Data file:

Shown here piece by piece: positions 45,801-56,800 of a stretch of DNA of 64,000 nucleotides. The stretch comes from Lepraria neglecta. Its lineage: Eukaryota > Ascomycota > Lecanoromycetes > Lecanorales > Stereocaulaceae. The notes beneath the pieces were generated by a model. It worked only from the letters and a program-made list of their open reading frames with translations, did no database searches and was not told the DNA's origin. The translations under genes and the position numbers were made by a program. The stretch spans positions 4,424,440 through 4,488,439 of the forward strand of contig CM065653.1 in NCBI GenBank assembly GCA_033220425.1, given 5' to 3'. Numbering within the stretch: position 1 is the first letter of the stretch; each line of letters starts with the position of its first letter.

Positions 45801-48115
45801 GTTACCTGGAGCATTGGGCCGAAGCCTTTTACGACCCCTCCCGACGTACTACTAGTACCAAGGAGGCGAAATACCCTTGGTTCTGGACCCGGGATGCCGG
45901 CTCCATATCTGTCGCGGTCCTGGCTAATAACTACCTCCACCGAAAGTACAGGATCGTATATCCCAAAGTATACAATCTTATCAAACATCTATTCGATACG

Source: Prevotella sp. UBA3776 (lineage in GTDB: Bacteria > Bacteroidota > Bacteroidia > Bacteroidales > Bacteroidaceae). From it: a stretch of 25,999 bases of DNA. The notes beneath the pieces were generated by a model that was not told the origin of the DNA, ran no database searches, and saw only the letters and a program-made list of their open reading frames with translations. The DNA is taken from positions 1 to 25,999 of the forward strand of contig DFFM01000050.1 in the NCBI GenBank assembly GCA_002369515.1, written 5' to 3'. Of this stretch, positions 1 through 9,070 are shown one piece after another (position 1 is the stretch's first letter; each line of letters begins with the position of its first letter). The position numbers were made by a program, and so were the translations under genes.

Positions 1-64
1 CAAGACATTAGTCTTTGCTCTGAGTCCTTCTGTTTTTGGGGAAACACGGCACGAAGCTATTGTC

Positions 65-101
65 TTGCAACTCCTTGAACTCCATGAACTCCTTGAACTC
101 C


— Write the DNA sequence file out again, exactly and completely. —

Shown here piece by piece: positions 45,801-56,800 of a stretch of DNA of 64,000 nucleotides. The stretch comes from Lepraria neglecta. Its lineage: Eukaryota > Ascomycota > Lecanoromycetes > Lecanorales > Stereocaulaceae. The notes beneath the pieces were generated by a model. It worked only from the letters and a program-made list of their open reading frames with translations, did no database searches and was not told the DNA's origin. The translations under genes and the position numbers were made by a program. The stretch spans positions 4,424,440 through 4,488,439 of the forward strand of contig CM065653.1 in NCBI GenBank assembly GCA_033220425.1, given 5' to 3'. Numbering within the stretch: position 1 is the first letter of the stretch; each line of letters starts with the position of its first letter.

Positions 45801-48115
45801 GTTACCTGGAGCATTGGGCCGAAGCCTTTTACGACCCCTCCCGACGTACTACTAGTACCAAGGAGGCGAAATACCCTTGGTTCTGGACCCGGGATGCCGG
45901 CTCCATATCTGTCGCGGTCCTGGCTAATAACTACCTCCACCGAAAGTACAGGATCGTATATCCCAAAGTATACAATCTTATCAAACATCTATTCGATACG

Source: Prevotella sp. UBA3776 (lineage in GTDB: Bacteria > Bacteroidota > Bacteroidia > Bacteroidales > Bacteroidaceae). From it: a stretch of 25,999 bases of DNA. The notes beneath the pieces were generated by a model that was not told the origin of the DNA, ran no database searches, and saw only the letters and a program-made list of their open reading frames with translations. The DNA is taken from positions 1 to 25,999 of the forward strand of contig DFFM01000050.1 in the NCBI GenBank assembly GCA_002369515.1, written 5' to 3'. Of this stretch, positions 1 through 9,070 are shown one piece after another (position 1 is the stretch's first letter; each line of letters begins with the position of its first letter). The position numbers were made by a program, and so were the translations under genes.

Positions 1-64
1 CAAGACATTAGTCTTTGCTCTGAGTCCTTCTGTTTTTGGGGAAACACGGCACGAAGCTATTGTC

Positions 65-101
65 TTGCAACTCCTTGAACTCCATGAACTCCTTGAACTC
101 C